Qalandiya - The New Via Dolorosa

Virginia Syvan, Ina Friedman (reporting)

The New Via Dolorosa

We arrived shortly after 6 a.m. and it took us a while to figure out how to reach the entrance to the new bridge built over the vehicle checkpoint, which is now the only way to enter or leave the pedestrian checkpoint. Apparently the Occupation has a logic unique to it, which has only a  weak resemblance to humane logic. It turns out, as was reported here two weeks back, that in order to access the bridge by foot from East Jerusalem--that is, reach either the steps or the ramp leading to and from it--one must first pass through an unpaved area that in winter will turn into a sea of mud. The same is true for people approaching the bridge from or on their way to the stations for buses and taxis. But let’s assume, for now, that the reason this is so, is because work here has simply not been completed and there’s a plan to plant grass, flowers, and trees and pave paths among them lined with benches. That still doesn’t solve the serious problem that exists for the handicapped. It turns out that the ramp built for their needs is on a rather steep slope, with a 180-degree turn in the middle, and Lord help those advancing in a wheelchair or pushing a wheelchair up it. If there is an alternate possibility enabling the handicapped to reach the checkpoint, we will be glad to hear about it.

At the entrance to the pedestrian checkpoint, we immediately saw that those entering it wear masks only when they reach the area inside manned by soldiers. Neither do they maintain an appropriate (or any) distance while standing on the lines that are created by the way in which the checkpoint is being managed. That is, instead of enabling a constant stream of people into the building, as in the past, the soldiers in charge of the flow locked the turnstiles leading into the checking area every 5-8 minutes or so, thereby creating static lines both outside (for the sake of argument, bearable) and inside (very problematic).

According to people regularly selling their wares near the checkpoint entrance, this situation began at the start of the week (two days earlier) and may be due to a new team of soldiers who are unfamiliar with the system. This phenomenon, of a change in arrangements for the worse, was common at the old checkpoint after almost every changing of the guard (every few months) placing new soldiers in charge. Now, however, the repercussions are more serious given the health demands.

When the stream of newcomers greatly reduced toward 7:30, and the lines outside the checkpoint had disappeared, we too entered to pass through. To our regret, however, we chose a line inside that was very short when we joined it but, because the turnstile into the checking area wasn’t opened for more than 5 minutes, it grew long by the time we could enter. From there the transit was perfectly normal. We did note, however, that the security guards standing about a meter away from the checking machines were not wearing masks. Not a great example for the rest.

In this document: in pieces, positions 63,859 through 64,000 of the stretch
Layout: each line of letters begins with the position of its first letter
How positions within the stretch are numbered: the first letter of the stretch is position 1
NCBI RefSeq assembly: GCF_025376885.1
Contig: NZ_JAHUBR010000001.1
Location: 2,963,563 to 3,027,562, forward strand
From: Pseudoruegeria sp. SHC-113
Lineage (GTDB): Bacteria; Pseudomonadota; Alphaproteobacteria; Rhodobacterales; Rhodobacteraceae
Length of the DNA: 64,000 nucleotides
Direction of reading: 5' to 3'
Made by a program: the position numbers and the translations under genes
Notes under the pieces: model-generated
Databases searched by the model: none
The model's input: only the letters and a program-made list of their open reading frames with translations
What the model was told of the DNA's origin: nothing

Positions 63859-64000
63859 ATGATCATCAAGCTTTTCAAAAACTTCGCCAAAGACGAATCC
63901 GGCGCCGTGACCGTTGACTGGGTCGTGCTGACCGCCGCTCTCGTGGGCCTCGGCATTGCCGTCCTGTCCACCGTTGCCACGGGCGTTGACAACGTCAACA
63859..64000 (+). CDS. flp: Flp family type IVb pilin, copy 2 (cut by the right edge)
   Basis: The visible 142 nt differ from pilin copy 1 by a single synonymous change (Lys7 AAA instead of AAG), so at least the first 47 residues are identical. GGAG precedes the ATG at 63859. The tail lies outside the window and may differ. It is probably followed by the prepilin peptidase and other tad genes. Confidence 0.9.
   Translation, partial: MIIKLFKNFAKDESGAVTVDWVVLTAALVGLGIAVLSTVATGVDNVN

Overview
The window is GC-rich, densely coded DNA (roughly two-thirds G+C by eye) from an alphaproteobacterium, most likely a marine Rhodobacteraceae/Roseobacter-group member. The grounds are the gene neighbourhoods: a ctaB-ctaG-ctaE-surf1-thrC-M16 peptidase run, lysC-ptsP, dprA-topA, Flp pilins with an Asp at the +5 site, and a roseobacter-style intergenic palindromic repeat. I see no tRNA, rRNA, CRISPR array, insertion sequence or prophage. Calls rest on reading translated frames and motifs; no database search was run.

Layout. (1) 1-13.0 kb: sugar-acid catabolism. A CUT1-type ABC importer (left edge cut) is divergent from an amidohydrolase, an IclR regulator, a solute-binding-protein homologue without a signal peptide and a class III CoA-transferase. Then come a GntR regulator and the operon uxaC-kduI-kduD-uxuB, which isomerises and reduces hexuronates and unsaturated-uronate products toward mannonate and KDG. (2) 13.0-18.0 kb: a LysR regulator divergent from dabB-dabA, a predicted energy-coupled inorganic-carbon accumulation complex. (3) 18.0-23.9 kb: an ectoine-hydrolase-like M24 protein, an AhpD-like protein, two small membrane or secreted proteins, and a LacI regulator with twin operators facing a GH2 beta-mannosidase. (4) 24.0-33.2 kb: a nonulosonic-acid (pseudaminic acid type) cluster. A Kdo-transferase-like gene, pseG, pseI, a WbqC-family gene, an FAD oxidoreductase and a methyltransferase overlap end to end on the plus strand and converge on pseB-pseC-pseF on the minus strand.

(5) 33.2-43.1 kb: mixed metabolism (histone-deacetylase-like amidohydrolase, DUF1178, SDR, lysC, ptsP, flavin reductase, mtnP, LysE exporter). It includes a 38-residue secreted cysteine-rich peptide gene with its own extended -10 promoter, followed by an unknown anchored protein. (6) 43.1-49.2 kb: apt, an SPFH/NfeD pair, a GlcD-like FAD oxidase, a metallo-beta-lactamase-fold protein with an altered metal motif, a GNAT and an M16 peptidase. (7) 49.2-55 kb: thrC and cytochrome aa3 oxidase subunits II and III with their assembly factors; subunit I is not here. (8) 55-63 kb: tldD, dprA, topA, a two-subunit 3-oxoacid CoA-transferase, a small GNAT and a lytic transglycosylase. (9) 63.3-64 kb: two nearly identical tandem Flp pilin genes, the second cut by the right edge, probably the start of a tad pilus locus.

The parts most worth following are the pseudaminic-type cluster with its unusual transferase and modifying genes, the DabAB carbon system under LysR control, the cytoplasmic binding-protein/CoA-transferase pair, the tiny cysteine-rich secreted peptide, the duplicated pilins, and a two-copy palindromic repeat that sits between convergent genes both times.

On our way out, while we were already on the bridge, we watched from a distance an incident whereby a man was evidently walking in the direction of the vehicle checkpoint from the north. This is a hugely sensitive area in which a number of Palestinians have been shot because the soldiers or security guards stationed in the checkpoint perceived them as terrorists coming to do them harm. Fortunately for the man (and everyone within sight of him), this time a number of security guards ran toward him shouting, reached him, and lowered him to the ground. People standing next to us on the bridge began to video the event on their smartphones (we didn’t due to the distance from it), and we hoped that no knee would be put into action. Very quickly, though, the man was brought to his feet and accompanied by the guards in the direction of the security offices. When one of them saw they were being filmed from above, he shouted at the people to stop, and the incident concluded.

As we continued over the bridge, a woman who appeared to be in her thirties or forties walked alongside us and expressed distress. She told us that she is a cancer patient and that the climb up to the bridge was very difficult for her. Again we ask whether there are possible alternatives not only for people in wheelchairs but also for those who have difficulty walking up the stairs or the ramp, either because of a physical or health handicap or due to age. Since we know that all the changes and improvements at Qalandiya have been made for the sake of the Palestinians who must pass through, it’s hard to believe that this segment of the population was not taken into account when the bridge was planned as the only way for pedestrians to enter and exit the checkpoint.